Stewart resigns as executive director of TENT


Katy Stewart

Katy Stewart announced Monday, Aug. 17, that she is resigning as executive director of the Transgender Education Network of Texas “to pursue other projects and some degree of self-care that is much needed.”

In an email announcing her resignation, Stewart said she and TENT Board of Directors Chair Brandon Beck will “work closely over the remainder of this year” to transition the organization from a “board-led, staff-run model” to a working board model. “This will allow the TENT board to be more directly involved in the daily actions of the organization and provide a closer link between the community and the organization,” Stewart wrote.

She added, “Since 2010 I have found my passion in this organization, as a board member, as board chair, and then as executive director. Such passion cannot be merely transposed with a resignation. As such, I look forward to future projects with Transgender Education Network of Texas and look forward to the leadership of a working board.

“I do thank you for the opportunity to serve you and hope that you will invest patience and trust in this new direction in very capable hands,” Stewart said.

TENT’s 2015 Board of Directors includes Beck as chair, Vice Chair Stephanie Guerra, Secretary Michelle Stafford, Dukes, Terry Thompkins and Sandra Dunn. The Advisory Board members are Lauryn Farris, Lisa Scheps and Oliver Blumer.

—  Tammye Nash

TENT explains position on Plano ERO, looks for lobby day sponsors

Transgender Education Network of Texas officials released a statement today (Monday, Feb. 9), explaining why they do not support Plano’s Screen shot 2015-02-09 at 1.27.33 PMendangered Equal Rights Ordinance but at the same time don’t want to see that ordinance repealed. (Read it in its entirety here.)

TENT is also looking for sponsors to support the organization’s TransTexas Caucus/Lobby Day, coming up April 26-27.

TENT’s statement on the Plano ERO reads, in part:

“The Transgender Education Network of Texas does not appreciate the fact that an ordinance was written with the intent of adding gender identity protection without input from the transgender and gender non-conforming community. We find the restroom exclusion confusing and not acceptable. We find the exclusion of non-profits allowing them to deny important and often necessary services to the transgender and gender non-conforming community lacking.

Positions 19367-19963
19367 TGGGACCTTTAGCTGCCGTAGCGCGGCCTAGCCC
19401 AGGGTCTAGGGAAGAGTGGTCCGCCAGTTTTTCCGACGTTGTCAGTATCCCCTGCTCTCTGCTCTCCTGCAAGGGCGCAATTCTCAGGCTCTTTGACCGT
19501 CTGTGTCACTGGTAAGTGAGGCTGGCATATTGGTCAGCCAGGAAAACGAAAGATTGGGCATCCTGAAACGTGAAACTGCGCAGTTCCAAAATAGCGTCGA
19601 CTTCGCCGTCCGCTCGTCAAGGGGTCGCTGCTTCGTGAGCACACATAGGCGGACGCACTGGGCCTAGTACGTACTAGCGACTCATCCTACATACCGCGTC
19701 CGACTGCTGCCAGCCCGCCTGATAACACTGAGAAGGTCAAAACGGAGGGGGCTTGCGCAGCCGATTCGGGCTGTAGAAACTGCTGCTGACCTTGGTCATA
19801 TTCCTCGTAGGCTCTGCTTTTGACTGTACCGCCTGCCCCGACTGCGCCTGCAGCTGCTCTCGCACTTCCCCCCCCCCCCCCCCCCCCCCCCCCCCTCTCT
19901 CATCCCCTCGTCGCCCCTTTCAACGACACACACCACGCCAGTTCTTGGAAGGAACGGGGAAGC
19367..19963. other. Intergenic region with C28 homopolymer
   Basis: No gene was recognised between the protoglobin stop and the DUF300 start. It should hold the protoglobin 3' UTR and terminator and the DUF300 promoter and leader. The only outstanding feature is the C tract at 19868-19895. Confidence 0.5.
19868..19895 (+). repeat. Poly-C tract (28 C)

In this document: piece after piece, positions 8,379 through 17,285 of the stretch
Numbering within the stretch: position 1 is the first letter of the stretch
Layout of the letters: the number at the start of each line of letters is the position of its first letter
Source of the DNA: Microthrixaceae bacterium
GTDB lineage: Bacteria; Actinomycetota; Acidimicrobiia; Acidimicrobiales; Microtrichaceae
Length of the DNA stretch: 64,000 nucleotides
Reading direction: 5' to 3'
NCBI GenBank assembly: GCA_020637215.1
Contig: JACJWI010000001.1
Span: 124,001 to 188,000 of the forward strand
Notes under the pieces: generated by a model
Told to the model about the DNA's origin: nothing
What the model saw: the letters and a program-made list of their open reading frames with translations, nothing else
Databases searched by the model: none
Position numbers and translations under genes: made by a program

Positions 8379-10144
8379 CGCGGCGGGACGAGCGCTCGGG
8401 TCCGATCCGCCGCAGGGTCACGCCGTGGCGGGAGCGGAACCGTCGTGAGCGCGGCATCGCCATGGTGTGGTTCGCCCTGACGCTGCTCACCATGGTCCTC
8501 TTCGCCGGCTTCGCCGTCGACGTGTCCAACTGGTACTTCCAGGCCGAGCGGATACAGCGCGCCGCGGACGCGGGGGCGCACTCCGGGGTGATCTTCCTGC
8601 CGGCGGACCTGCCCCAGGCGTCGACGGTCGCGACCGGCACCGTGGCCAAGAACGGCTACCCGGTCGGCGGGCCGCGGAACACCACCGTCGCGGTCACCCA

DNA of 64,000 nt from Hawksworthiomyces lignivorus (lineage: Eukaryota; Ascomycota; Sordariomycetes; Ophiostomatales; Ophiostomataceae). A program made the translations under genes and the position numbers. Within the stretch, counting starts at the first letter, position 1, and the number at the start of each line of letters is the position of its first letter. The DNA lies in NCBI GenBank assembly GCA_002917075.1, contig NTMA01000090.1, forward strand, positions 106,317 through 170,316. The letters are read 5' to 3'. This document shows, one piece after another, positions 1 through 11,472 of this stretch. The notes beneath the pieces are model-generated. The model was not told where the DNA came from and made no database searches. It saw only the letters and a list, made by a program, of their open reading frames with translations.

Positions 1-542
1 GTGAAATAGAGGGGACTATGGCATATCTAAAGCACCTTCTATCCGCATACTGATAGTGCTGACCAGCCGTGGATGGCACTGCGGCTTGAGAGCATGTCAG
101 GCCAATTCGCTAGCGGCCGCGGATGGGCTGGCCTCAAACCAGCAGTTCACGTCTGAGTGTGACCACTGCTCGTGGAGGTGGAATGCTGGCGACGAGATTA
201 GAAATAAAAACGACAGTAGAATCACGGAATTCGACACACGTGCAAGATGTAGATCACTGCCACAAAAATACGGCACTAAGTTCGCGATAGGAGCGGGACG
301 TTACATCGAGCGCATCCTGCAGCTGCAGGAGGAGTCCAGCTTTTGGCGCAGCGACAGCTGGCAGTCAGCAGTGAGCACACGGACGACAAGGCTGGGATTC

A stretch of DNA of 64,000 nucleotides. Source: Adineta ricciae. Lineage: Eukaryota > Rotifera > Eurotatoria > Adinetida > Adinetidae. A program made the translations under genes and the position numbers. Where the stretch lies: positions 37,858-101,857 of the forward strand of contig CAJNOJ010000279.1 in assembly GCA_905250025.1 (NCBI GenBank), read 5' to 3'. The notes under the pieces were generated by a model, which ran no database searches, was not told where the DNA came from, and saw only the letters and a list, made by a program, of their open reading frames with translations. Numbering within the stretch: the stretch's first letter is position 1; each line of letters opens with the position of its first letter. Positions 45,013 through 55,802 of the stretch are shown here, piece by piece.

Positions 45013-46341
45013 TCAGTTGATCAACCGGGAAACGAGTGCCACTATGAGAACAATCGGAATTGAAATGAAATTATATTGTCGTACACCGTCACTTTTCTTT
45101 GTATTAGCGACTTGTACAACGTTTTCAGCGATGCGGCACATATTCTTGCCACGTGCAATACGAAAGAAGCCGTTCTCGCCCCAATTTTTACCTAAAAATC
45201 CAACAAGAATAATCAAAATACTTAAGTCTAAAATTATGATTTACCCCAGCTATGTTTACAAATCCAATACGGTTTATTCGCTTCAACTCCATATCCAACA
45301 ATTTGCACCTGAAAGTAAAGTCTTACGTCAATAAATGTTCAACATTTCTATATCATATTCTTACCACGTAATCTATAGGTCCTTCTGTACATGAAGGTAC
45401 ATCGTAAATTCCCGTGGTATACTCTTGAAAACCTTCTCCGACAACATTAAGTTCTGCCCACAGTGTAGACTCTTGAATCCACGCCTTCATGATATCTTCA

“However, we do recognize the intent of the city to provide protection to the transgender and gender non-conforming community that was previously not provided. We do acknowledge that this new policy was not an amendment to their existing policy, but replaced it and therefore the repeal of the policy would leave Plano with no Equal Rights Policy.

“We also recognize that the vote to repeal this existing policy would, in all probability, make it almost impossible to get a policy even this inclusive passed in the future.

If the ERO withstands the Plano vote and remains the law in Plano, TENT is committed to actively pursuing amendment of the ordinance so that offensive language and discriminatory exclusions are removed.

“Therefore, considering all these facts, the Transgender Education Network of Texas is opposed to the Plano Equal Rights Ordinance, but is against the repeal of the Plano Equal Rights Ordinance.”

The statement in its entirety is available here. It includes a number of “Facts Discovered,” including the fact that no one from either the Gay and Lesbian Alliance of North Texas (GALA) or Equality Texas were asked to be involved in the wording of the ordinance, nor were representatives of those organizations able to examine the ordinance before its presentation to and approval by the Plano City Council.

The statement also includes a number of “Reflections,” as well, including noting that TENT officials believe it was “unwise of the city of Plano” not to solicit input from transgender individuals or organizations, and that they believe the city was put in place an ordinance that “protected everyone, including the transgender community, without infringing on the rights of others.”

Still, the statement notes, “TENT does feel that the bathroom exclusion is problematic for both the transgender community and the private business owners.”


TransTexas Caucus/Lobby Day

TENT is also seeking sponsors to help support TransTexas Caucus/Lobby Day, a two-day event set in Austin for April 26-27.

TENT is pairing with Equality Texas for the second year in a row to host the transgender specific lobby day, where the trans community and its allies can come together to discuss what legislative changes are needed “to prevent transgender Texans from falling through society’s gaps,” and then to lobby lawmakers to make those changes.

Sponsors are needed to help fund the logistical costs of the event, including refreshments, printing of booklets, bringing in speakers, audio/visual set-up, venue fees, a special fund to help attendees who need assistance in defraying some travel costs.

Go here to explore sponsorship opportunities.

—  Tammye Nash

TENT seeks trans military veterans for Texas Outserve-SLDN conference


Oliver Blumer

The Transgender Education Network of Texas is looking for trans veterans to serve on a panel at the 2013 Outserve -SLDN leadership conference.

TENT needs those who can attend the Oct. 25–27 conference in San Antonio and are comfortable telling their stories but is also looking for people who are not comfortable speaking in public to privately share their stories to collect for a “public narrative.”

Although “don’t ask, don’t tell” ended for gay and lesbian service members, trans personnel may still be thrown out of the military.

The Saturday afternoon panel is entitled “Transgender Veterans: Stories to Move the DADT Transgender Service Members Forward.” Those interested in participating should contact Oliver Blumer. Those interested in participating in the public narrative should contact TENT’s Katy Stewart.